Complicated cross-border spats?
European consumers are increasingly shopping across the border. Many don’t always know where businesses are based. If something were to happen, taking (legal) action against a business in another European country other than your own might prove to be a very difficult challenge for most consumers.

Two degrees of separation?
Lastly, the more data consumers share, the less control they have over their privacy. It is even possible for one person’s lack of privacy to affect another person’s data. Even if a particular consumer is totally against sharing financial data, her data isn’t 100% private. Simply transferring funds to a friend, who does share financial data with third parties, can already be enough.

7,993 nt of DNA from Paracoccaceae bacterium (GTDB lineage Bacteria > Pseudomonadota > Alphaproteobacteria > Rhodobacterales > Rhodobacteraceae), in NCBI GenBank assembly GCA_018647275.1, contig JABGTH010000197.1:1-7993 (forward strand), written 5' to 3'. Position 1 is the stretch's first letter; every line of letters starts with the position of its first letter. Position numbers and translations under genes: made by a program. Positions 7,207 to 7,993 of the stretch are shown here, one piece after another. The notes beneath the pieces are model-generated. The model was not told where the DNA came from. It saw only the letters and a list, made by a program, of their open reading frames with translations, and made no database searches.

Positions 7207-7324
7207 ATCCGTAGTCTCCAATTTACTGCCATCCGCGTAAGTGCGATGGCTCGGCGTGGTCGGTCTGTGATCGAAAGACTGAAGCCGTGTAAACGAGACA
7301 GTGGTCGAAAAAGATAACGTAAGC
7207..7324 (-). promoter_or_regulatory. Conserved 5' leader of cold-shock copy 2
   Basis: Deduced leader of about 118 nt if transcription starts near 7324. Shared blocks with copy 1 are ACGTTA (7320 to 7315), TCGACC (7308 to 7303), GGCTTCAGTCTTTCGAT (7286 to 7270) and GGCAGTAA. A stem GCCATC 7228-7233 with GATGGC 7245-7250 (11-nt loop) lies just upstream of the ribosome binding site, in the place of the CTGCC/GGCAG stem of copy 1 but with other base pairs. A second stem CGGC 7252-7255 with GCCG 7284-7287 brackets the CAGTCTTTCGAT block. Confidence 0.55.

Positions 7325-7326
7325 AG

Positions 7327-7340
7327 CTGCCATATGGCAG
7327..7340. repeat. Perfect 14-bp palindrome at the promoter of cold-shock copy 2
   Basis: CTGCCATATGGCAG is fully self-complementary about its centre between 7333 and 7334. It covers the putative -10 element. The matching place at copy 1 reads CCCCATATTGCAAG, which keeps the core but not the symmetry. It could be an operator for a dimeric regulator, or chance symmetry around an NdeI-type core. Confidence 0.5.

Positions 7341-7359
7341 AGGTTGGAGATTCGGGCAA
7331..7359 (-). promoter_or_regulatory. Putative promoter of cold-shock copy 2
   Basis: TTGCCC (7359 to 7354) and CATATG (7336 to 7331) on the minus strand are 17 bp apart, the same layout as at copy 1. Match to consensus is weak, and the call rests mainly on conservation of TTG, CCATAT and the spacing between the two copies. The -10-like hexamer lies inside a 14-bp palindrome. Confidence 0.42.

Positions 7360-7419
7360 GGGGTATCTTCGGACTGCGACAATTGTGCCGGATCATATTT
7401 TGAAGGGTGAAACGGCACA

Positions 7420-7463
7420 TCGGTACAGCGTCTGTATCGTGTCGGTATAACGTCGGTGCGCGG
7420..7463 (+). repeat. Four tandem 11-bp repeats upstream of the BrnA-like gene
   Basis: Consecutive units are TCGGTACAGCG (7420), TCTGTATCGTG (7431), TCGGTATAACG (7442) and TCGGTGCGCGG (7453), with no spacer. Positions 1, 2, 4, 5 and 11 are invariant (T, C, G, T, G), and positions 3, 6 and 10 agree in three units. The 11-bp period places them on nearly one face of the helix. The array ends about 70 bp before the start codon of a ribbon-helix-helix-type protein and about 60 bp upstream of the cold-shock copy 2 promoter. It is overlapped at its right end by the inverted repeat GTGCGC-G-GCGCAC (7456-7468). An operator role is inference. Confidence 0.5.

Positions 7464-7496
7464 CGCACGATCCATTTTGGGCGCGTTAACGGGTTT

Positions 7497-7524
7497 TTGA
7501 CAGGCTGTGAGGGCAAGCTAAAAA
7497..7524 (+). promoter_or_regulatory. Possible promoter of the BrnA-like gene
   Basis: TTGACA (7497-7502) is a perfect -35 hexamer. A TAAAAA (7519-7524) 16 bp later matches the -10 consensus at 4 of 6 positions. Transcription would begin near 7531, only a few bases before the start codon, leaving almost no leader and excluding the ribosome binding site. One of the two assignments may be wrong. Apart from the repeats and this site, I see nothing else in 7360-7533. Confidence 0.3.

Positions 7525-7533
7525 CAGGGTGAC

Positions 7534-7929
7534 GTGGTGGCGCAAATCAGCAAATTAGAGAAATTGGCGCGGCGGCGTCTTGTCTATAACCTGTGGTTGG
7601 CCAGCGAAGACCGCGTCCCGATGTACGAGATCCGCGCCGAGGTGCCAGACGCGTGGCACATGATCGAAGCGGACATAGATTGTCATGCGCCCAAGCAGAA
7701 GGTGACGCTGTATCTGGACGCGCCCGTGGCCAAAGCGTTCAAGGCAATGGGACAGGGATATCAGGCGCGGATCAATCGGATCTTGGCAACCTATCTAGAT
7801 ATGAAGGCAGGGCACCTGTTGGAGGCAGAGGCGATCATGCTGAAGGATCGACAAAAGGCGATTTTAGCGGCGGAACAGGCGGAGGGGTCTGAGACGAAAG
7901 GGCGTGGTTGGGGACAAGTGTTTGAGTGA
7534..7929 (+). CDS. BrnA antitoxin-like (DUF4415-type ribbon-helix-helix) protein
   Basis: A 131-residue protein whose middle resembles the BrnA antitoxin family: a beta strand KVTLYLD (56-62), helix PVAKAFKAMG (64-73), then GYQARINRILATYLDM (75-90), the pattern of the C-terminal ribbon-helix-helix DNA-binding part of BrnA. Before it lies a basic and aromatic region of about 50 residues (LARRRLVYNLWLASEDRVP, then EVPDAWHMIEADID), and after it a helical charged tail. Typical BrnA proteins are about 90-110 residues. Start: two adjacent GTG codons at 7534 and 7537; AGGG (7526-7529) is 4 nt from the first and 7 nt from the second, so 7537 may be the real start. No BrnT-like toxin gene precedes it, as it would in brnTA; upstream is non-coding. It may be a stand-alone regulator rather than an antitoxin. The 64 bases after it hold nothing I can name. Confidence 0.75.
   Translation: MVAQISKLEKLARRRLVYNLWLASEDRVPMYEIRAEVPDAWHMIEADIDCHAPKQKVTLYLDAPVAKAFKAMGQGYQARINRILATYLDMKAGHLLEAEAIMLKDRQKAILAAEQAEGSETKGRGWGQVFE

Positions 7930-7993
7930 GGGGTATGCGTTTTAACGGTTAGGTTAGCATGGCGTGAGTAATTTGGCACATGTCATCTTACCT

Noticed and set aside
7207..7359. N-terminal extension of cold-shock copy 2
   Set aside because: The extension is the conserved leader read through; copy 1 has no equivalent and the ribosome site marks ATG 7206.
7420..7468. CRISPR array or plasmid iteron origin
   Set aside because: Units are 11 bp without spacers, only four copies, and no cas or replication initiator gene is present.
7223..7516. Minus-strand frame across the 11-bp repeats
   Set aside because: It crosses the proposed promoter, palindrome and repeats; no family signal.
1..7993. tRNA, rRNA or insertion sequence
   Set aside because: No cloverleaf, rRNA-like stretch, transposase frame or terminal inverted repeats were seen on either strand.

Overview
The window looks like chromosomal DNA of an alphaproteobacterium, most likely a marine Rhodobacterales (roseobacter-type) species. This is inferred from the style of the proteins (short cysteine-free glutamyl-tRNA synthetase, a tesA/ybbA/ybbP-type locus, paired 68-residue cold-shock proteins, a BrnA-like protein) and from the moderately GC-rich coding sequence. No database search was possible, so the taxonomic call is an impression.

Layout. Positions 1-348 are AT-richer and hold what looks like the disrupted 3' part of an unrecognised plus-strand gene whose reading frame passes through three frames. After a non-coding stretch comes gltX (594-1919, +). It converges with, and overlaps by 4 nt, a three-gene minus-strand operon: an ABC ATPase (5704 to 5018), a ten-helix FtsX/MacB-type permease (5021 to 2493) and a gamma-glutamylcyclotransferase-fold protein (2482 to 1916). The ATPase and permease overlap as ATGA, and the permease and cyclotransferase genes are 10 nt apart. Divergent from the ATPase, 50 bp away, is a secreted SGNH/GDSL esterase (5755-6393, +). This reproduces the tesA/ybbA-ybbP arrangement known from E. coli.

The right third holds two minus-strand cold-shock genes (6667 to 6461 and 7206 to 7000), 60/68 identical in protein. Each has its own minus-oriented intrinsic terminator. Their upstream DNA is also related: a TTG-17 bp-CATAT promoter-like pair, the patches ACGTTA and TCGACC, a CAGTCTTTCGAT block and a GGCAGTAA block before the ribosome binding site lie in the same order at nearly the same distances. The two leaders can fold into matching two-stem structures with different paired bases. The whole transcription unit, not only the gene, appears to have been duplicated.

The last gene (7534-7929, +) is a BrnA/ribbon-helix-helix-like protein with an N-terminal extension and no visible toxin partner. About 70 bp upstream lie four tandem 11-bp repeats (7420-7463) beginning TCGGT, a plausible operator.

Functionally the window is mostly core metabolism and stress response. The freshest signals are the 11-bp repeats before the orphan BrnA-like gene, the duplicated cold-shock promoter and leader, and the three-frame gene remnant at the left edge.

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In conclusion, personal data, though aggregated and anonymized, can lead to serious consequences when in the wrong hands. However, it can also enrich society and improve the lives of millions in countless ways.

Luckily, companies that want to participate in this open banking system will need to undergo screenings, acquire permits from the central banks of the countries in which they want to operate in and be accountable to various local authorities.

At Alphacomm Solutions, integrity and security are values we hold dear. We have been fighting fraud and securing payments for over 20 years. Looking for advice on how to prepare for PSD2 and SCA? Get in touch with us today.

 

About the author

Joep van Doornik – Payment Solutions
Product Owner

I’m Joep van Doornik, Product Owner at Alphacomm. I make sure that our services remain cutting edge.